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Poll: Americans oppose bathroom laws limiting transgender rights

The issue of transgender bathroom rights has become the latest flashpoint in the battle over lesbian, gay, bisexual and transgender rights.

FILE PHOTO -- A sign protesting a recent North Carolina law restricting transgender bathroom access adorns the bathroom stalls at the 21C Museum Hotel in Durham, North Carolina May 3, 2016. REUTERS/Jonathan Drake/File Photo

(Reuters) – The majority of respondents to a new U.S. poll opposed laws barring transgender people from using bathrooms consistent with their gender identities and indicated growing acceptance for gay rights, a nonpartisan research group said on Friday.

Fifty-three percent of the Americans surveyed oppose laws requiring transgender people to use bathrooms that correspond to their sex at birth, according to the national poll by the Public Religion Research Institute.

The survey showed that 39 percent of respondents favored such laws, and almost one in 10 of the 2,031 adults surveyed in February by telephone had no opinion.

The issue of transgender bathroom rights has become the latest flashpoint in the long U.S. battle over lesbian, gay, bisexual and transgender rights.

In North Carolina, the battle has swirled around House Bill 2, a law enacted by Republican lawmakers that requires residents to use bathrooms that match the gender printed on their birth certificates. The law has led some businesses, entertainers and sports organizations to boycott the state.

Partisan divisions

Significant partisan divisions remain, the survey found. While 65 percent of Democrats and 57 percent of independents oppose laws limiting transgender bathroom rights, 59 percent of Republicans support the laws, according to the poll. Thirty-six percent of Republicans oppose them.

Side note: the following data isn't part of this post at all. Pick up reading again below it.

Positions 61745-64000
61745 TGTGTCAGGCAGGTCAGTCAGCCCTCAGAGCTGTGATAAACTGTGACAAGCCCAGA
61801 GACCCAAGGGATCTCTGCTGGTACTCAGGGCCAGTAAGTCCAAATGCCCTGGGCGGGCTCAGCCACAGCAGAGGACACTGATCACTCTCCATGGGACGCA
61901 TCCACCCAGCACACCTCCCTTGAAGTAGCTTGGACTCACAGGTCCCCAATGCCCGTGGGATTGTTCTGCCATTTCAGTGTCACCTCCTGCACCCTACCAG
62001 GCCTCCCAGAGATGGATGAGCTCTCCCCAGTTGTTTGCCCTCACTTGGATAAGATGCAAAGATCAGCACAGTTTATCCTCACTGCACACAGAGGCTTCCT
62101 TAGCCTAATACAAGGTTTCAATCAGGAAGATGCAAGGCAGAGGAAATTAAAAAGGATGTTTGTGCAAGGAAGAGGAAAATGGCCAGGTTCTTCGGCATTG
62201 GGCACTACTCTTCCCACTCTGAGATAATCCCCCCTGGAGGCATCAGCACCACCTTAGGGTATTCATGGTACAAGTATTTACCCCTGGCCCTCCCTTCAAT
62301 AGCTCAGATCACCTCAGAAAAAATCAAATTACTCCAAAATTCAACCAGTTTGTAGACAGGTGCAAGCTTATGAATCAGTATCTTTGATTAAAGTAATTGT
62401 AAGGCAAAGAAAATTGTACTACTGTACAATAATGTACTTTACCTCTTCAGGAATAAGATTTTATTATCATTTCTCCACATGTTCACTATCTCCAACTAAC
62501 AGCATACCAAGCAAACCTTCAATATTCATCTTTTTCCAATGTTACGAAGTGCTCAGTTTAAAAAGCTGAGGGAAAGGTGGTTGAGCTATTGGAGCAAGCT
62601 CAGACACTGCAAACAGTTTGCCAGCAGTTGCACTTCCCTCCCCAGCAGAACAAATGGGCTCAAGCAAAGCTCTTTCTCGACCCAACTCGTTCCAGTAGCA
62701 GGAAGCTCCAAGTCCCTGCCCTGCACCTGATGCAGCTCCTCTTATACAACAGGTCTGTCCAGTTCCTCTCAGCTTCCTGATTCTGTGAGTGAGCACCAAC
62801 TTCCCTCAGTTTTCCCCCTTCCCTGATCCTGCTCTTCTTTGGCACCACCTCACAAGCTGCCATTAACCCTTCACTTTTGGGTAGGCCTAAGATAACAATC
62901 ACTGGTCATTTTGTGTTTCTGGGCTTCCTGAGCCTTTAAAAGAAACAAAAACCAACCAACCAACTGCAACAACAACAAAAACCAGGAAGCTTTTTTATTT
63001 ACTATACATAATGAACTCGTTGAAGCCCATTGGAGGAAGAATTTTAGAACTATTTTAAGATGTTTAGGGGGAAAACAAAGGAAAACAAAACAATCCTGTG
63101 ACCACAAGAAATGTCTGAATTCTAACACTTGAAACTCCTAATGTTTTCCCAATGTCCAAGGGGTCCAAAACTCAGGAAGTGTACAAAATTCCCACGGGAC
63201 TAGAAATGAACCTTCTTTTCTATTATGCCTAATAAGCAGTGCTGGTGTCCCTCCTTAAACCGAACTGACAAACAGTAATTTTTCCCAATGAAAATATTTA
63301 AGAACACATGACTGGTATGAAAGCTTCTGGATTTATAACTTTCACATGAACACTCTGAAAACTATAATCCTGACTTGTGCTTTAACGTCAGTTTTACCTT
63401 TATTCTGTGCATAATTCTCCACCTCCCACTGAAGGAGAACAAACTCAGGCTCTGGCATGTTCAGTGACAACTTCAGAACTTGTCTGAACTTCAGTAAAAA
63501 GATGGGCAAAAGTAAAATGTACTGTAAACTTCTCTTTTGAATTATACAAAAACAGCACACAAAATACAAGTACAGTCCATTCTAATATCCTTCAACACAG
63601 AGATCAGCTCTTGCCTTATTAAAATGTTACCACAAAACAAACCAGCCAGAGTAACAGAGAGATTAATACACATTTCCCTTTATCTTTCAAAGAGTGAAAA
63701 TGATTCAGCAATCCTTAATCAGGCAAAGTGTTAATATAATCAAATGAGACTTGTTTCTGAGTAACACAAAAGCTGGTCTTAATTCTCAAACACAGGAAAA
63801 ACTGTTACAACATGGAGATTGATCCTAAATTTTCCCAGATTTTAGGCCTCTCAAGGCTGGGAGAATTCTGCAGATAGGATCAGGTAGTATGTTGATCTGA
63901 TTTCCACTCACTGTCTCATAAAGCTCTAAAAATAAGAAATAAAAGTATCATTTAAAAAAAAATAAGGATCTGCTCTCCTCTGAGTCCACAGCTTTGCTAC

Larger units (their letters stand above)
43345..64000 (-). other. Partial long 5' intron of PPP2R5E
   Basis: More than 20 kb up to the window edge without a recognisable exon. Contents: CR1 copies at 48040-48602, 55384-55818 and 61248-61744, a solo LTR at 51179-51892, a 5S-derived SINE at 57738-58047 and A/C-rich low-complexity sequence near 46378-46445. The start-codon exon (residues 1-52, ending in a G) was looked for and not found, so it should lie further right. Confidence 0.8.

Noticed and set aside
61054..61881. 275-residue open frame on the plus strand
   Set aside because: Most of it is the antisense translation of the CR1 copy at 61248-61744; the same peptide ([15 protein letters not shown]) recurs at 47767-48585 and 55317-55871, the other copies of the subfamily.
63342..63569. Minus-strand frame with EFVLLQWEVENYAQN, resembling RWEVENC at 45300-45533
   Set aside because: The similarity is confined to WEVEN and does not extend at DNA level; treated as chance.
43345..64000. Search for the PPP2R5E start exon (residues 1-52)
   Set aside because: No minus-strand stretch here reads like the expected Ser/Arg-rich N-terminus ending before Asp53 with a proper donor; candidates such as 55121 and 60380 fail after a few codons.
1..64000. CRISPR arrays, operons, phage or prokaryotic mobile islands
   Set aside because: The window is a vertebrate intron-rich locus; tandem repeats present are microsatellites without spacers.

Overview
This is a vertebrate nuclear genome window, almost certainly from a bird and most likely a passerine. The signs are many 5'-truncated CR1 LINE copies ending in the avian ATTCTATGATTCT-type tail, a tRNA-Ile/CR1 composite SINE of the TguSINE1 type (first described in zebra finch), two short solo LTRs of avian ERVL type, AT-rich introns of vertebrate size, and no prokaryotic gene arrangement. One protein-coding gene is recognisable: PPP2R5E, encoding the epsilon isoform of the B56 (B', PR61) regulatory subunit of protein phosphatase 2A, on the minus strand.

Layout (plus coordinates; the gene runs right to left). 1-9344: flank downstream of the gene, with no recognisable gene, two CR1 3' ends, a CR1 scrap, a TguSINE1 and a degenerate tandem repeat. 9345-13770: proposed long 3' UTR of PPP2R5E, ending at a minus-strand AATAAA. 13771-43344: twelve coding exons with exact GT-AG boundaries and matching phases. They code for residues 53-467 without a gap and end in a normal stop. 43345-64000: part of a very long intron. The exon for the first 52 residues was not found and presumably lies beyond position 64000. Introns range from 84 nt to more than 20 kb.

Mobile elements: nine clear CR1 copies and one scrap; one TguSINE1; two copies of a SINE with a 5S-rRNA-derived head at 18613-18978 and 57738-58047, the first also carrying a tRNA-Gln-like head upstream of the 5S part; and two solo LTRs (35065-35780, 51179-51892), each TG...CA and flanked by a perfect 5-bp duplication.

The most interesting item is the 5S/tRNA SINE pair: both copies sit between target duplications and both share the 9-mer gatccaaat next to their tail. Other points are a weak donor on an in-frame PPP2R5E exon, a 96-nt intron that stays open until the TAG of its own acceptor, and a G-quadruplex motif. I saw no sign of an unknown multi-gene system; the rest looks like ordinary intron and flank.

“This is a case where it really is Republicans kind of pulling away and being more of an outlier to the rest of the country,” said Robert P. Jones, chief executive of the Washington-based group.

The poll results come as Republican leaders in Texas are among those considering whether to follow North Carolina in requiring people to use the bathrooms matching their gender at birth in public schools and government buildings.

The U.S. Supreme Court this week sidestepped a major ruling on whether transgender students are entitled to bathroom choice under federal anti-discrimination law.

That decision followed Republican President Donald Trump’s swift move to rescind a 2016 directive by former Democratic President Barack Obama’s administration to open up bathroom access in U.S. public schools.

Growing acceptance

Across the United States, acceptance is growing for same-sex marriage, found the poll, which had a margin of error of 2.6 percentage points. Support for same-sex marriage rose to 63 percent in the new survey, up from 52 percent in a 2013 poll.

Partisan divides highlight the influence of white evangelicals among Republicans, Jones said in a telephone interview. They are the only major religious group still strongly opposed to same-sex marriage, polling showed, with most others supportive and black Protestants divided.

While only 45 percent of Republicans favor the legalization of same-sex marriage, the poll found a majority of Republicans under the age of 50 support it.

The poll also found bipartisan support for laws protecting LGBT people from discrimination.

(Reporting by Letitia Stein in Tampa, Fla.; Editing by Colleen Jenkins and Matthew Lewis)

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